ONE of the easier ways of measuring Tony Blair's political success is to take a look at Britain's Conservatives. Recently, as Mr Blair mounted a podium to address his ninth Labour conference as prime minister, the Tories were launching the contest to choose yet another leader. That will make five since Mr Blair first took Labour's reins in 1994.
Back then, the Conservatives were still seen, much as, say, the LDP in Japan, as Britain's natural party of government. Victory in the 1992 general election, after all, had assured them of 18 continuous years in office. Now, the party that dominated the nation's politics during the 20th century finds itself reduced to arguing not just about who should lead it but how he (it will not be a she) should be chosen.
There is more to this than Mr Blair's victories in three general elections since 1997. The Tories have lost their political compass. They have been left behind by modernity, torn between clinging to past verities and coming to terms with the prime minister's reinvention of his party as New Labour. Only a supreme optimist would predict that the new leader -- whether it be the right-leaning David Davis, the centrist Kenneth Clarke or one of several outsiders in the race -- will resolve the internal conflicts.
Today's politics divides between those willing to ride the wave of globalisation and those running in fear of it. The irony is that, like many parties of the centre-right across Europe, the Conservatives have found themselves in the second camp.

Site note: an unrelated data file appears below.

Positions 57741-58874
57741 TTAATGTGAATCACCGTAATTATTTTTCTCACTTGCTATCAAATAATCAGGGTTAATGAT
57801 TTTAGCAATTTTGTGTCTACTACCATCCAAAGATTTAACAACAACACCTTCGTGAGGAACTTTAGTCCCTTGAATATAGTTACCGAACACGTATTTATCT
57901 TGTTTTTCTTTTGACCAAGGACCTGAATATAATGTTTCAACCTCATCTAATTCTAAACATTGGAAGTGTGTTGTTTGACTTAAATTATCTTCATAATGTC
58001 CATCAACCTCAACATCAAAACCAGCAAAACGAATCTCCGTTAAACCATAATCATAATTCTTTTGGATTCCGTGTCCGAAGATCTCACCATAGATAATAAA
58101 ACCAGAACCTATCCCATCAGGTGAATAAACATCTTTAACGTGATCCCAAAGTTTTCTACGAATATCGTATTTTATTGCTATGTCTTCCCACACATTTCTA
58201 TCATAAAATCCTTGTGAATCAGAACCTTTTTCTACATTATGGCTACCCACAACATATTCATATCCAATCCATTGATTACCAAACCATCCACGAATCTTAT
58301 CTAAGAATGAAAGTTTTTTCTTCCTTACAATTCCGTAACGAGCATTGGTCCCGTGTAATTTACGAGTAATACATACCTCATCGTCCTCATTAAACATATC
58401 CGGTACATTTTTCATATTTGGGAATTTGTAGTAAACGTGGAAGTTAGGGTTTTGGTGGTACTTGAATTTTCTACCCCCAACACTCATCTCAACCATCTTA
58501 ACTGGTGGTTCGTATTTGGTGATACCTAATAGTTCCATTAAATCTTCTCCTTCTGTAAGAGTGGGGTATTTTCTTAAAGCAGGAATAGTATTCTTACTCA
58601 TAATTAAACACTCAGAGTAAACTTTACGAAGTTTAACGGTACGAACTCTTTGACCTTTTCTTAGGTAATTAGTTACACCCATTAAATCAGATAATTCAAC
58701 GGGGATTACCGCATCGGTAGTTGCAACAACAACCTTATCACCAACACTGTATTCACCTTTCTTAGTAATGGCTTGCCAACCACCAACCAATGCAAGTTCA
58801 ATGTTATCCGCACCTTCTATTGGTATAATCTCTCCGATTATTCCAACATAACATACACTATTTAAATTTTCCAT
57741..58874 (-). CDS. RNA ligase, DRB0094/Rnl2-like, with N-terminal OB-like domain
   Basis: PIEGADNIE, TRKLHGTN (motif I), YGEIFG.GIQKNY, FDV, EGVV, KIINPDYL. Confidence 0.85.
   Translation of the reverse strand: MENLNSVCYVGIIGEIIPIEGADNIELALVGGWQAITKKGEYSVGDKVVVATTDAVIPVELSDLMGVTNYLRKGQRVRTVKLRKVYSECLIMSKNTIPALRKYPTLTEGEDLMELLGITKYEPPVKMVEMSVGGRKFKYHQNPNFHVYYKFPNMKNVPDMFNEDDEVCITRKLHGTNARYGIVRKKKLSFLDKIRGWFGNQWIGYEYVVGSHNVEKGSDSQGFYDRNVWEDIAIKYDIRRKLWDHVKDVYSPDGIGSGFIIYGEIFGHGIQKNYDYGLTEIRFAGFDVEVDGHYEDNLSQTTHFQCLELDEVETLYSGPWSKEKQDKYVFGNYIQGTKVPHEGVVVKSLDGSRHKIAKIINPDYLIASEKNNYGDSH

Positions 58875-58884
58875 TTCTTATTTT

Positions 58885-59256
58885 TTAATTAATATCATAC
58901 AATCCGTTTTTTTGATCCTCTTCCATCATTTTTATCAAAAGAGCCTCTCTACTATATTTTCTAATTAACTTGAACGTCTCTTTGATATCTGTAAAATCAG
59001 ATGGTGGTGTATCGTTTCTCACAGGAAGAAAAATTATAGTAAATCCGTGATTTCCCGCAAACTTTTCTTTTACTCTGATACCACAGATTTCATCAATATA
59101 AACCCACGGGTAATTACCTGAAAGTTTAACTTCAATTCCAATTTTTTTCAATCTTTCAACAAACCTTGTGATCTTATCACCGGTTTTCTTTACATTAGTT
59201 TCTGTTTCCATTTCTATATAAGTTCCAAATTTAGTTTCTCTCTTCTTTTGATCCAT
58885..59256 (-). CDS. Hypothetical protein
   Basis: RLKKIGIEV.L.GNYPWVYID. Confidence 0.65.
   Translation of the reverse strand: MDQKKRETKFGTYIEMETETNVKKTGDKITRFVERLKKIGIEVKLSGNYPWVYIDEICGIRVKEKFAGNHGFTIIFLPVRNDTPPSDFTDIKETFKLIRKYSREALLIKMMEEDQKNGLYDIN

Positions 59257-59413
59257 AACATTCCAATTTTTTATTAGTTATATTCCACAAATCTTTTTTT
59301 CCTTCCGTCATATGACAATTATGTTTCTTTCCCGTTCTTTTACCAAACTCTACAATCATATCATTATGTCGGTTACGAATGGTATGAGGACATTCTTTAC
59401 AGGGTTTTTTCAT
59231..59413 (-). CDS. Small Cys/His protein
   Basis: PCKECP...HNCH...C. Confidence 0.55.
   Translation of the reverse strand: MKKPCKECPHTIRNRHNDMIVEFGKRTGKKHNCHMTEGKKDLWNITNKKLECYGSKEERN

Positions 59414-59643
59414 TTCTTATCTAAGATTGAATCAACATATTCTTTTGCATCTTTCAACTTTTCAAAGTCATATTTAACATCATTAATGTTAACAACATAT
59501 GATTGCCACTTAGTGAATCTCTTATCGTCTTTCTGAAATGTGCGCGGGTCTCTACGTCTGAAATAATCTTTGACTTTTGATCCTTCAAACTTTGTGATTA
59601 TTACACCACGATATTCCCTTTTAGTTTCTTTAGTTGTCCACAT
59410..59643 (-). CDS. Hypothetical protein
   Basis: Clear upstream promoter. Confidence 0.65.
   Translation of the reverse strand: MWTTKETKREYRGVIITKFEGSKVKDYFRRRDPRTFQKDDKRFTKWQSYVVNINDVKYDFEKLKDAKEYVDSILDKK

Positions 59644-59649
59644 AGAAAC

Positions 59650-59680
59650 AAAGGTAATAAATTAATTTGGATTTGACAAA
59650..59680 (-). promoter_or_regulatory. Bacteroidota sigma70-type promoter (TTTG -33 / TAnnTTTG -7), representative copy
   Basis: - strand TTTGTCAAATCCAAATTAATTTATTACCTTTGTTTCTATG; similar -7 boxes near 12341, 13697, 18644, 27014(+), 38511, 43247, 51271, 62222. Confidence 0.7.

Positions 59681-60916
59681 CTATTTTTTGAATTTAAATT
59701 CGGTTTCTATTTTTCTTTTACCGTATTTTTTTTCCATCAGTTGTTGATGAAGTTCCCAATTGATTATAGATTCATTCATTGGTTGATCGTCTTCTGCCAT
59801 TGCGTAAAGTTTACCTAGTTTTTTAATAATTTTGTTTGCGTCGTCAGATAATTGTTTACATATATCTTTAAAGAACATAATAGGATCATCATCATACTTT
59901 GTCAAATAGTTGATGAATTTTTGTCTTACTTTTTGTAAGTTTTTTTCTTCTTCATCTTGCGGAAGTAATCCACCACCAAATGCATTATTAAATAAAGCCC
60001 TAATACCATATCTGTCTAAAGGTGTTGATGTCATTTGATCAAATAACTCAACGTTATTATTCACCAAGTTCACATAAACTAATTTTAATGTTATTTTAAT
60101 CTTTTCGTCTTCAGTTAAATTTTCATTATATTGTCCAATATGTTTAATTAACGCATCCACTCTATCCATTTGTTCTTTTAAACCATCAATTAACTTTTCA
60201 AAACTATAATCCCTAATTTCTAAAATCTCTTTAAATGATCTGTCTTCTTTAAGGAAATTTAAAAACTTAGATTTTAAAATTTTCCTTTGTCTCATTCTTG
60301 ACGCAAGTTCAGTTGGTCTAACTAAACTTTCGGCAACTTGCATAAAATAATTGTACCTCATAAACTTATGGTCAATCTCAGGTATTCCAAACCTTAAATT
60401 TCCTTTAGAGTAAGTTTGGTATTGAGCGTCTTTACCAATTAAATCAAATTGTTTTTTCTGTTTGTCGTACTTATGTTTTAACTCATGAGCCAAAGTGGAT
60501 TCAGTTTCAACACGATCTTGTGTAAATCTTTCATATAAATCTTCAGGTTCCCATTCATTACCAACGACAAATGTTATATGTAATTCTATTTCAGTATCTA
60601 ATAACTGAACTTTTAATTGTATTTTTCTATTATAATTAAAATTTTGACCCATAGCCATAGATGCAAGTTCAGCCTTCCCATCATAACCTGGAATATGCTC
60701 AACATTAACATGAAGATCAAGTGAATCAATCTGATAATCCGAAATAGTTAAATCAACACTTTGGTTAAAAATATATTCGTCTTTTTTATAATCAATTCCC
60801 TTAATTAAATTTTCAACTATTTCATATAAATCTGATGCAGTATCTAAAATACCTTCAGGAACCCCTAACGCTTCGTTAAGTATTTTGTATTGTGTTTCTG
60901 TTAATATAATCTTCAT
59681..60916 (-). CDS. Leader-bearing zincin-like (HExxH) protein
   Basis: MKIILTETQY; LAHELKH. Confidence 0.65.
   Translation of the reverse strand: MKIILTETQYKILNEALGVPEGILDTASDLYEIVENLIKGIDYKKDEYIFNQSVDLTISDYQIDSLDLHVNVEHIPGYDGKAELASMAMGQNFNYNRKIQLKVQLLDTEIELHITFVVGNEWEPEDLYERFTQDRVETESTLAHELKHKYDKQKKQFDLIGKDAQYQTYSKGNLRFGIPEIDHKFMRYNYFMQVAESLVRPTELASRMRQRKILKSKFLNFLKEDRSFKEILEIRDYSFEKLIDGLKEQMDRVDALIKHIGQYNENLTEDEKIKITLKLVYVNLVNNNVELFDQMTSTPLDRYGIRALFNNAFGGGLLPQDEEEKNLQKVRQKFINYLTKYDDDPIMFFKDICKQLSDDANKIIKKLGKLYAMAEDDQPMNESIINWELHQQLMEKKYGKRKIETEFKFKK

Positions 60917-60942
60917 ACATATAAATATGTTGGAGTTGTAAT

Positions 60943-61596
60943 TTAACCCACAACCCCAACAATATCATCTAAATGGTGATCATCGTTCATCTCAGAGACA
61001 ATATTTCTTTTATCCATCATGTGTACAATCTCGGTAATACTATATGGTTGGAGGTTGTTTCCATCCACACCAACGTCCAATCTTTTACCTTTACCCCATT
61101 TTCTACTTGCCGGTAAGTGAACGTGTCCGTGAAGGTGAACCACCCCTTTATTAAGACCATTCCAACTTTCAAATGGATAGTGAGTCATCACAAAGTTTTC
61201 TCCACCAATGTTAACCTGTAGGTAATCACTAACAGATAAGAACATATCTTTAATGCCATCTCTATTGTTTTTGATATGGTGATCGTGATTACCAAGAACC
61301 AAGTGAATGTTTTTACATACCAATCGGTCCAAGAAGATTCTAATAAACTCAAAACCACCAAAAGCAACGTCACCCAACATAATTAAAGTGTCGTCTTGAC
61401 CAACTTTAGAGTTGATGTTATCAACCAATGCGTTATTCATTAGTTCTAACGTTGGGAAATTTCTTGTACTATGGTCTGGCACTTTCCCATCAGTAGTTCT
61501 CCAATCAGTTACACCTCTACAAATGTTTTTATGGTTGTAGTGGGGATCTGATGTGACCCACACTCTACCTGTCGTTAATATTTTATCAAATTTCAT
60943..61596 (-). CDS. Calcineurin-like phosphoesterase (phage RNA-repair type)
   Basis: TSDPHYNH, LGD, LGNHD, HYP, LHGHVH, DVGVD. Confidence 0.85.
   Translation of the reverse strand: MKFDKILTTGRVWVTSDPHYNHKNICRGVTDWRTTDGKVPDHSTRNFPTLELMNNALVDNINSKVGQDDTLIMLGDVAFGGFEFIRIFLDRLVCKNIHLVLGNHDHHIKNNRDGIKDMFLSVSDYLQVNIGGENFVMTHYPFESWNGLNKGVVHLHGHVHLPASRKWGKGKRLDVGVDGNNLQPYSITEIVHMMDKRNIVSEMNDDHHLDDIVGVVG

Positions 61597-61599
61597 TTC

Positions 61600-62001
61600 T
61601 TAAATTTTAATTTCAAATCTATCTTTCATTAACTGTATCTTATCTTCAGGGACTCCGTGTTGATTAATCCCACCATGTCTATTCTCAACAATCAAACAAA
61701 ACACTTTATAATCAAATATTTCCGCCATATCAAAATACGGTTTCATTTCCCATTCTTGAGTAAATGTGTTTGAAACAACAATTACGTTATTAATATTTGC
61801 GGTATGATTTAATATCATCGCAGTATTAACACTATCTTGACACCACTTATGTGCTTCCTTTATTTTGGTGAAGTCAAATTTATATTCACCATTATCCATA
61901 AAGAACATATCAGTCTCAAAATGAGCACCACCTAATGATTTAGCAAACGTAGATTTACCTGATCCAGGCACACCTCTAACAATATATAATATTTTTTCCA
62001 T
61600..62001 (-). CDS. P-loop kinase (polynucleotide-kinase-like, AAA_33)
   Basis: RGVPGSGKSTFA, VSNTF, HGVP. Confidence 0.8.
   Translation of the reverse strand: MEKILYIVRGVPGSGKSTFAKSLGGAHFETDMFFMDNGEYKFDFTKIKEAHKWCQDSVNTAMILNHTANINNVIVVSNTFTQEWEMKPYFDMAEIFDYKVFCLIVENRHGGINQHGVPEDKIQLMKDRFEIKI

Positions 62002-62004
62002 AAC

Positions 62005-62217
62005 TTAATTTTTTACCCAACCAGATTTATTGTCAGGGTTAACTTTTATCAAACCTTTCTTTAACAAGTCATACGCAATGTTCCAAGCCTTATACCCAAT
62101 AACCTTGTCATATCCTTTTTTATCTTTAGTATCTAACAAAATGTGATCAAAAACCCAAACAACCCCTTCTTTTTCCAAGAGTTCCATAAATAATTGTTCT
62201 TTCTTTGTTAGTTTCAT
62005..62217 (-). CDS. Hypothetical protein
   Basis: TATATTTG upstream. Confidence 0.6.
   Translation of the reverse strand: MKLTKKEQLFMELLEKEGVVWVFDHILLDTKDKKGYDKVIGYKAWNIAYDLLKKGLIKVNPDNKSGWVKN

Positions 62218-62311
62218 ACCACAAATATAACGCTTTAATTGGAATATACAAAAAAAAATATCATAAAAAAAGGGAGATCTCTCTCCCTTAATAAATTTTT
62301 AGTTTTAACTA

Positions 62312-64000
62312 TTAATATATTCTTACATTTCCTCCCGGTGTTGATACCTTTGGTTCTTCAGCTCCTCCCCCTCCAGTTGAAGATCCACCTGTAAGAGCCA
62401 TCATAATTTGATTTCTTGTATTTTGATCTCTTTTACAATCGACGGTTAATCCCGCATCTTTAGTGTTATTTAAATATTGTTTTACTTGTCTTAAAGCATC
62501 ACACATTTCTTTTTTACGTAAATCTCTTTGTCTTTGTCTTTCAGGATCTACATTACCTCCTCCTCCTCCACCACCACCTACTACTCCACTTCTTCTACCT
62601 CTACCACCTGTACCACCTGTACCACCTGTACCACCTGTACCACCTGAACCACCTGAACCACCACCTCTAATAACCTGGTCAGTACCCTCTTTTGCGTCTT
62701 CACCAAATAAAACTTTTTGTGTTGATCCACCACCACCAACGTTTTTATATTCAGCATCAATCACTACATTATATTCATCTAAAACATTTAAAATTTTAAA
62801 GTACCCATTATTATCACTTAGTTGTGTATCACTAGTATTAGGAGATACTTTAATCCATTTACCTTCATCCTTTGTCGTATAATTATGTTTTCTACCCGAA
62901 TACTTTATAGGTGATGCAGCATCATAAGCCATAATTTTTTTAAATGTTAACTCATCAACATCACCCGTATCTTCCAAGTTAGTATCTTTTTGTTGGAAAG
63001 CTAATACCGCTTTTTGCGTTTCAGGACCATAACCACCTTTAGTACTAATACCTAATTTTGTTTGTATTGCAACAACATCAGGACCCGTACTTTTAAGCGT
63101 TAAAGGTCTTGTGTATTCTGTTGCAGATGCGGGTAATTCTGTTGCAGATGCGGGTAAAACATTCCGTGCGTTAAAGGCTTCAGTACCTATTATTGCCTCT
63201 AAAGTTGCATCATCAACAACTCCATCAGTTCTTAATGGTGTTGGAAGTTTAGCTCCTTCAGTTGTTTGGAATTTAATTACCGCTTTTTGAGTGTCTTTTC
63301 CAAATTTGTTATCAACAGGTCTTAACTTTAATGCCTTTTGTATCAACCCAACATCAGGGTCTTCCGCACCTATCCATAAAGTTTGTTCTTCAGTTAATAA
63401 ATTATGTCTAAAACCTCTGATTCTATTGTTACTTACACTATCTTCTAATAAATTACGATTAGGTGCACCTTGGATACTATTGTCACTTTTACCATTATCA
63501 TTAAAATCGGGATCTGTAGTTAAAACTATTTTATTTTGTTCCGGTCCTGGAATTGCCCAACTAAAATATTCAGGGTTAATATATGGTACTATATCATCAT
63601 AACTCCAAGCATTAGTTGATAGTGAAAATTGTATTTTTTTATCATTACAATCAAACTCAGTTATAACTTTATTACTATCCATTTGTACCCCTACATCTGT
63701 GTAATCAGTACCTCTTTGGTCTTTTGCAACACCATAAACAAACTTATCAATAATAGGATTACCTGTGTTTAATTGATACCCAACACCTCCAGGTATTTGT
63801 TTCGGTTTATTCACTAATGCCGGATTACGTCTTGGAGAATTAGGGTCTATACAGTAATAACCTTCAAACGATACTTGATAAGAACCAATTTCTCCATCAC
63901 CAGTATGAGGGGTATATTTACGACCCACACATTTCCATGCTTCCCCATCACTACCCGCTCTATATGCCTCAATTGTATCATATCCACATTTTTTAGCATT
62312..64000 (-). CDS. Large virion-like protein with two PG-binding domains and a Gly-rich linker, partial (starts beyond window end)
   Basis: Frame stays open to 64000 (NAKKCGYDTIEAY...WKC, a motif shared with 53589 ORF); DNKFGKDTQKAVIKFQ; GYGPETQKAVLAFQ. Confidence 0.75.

I say irony, because Margaret Thatcher's ruthless determination during the 1980s to liberalise Britain's economy explains much of its relative success in coming to terms with global competition. Politicians elsewhere in Europe are often heard lamenting that their electorates had experienced no such brutal encounter with economic realities.
Yet the party Mrs Thatcher left behind has refused to face up to the implications of economic liberalism writ large. Instead it has discovered that globalisation tramples over all its familiar points of political reference: the sovereignty and institutions of the nation state, social hierarchies and traditions, cultural and religious cohesion and national economic independence to name but a few.
Conservatives have always had to live with a tension between a commitment to freedom of the individual and an instinctive respect for social tradition, not to say deference. Never as acutely, though, as in an era in which citizens of London may have more in common with those of New York or Shanghai than with their neighbours in England's sleepy home counties.
Mr Blair has grasped the magnitude of the shift. His central theme at his party's Brighton conference was whether New Labour would ultimately fare any better than the Conservatives in this unnerving new world.
The parochial politics and, inevitably, most of the headlines from Brighton focused on a clear signal that he intends to remain in 10 Downing Street at least for the next two or three years. He is pledged to hand over the keys before the next general election, which will most likely be held in 2009. Gordon Brown, the chancellor of the exchequer and an ever more impatient heir apparent, wants to hustle him out within a year. He will have to wait.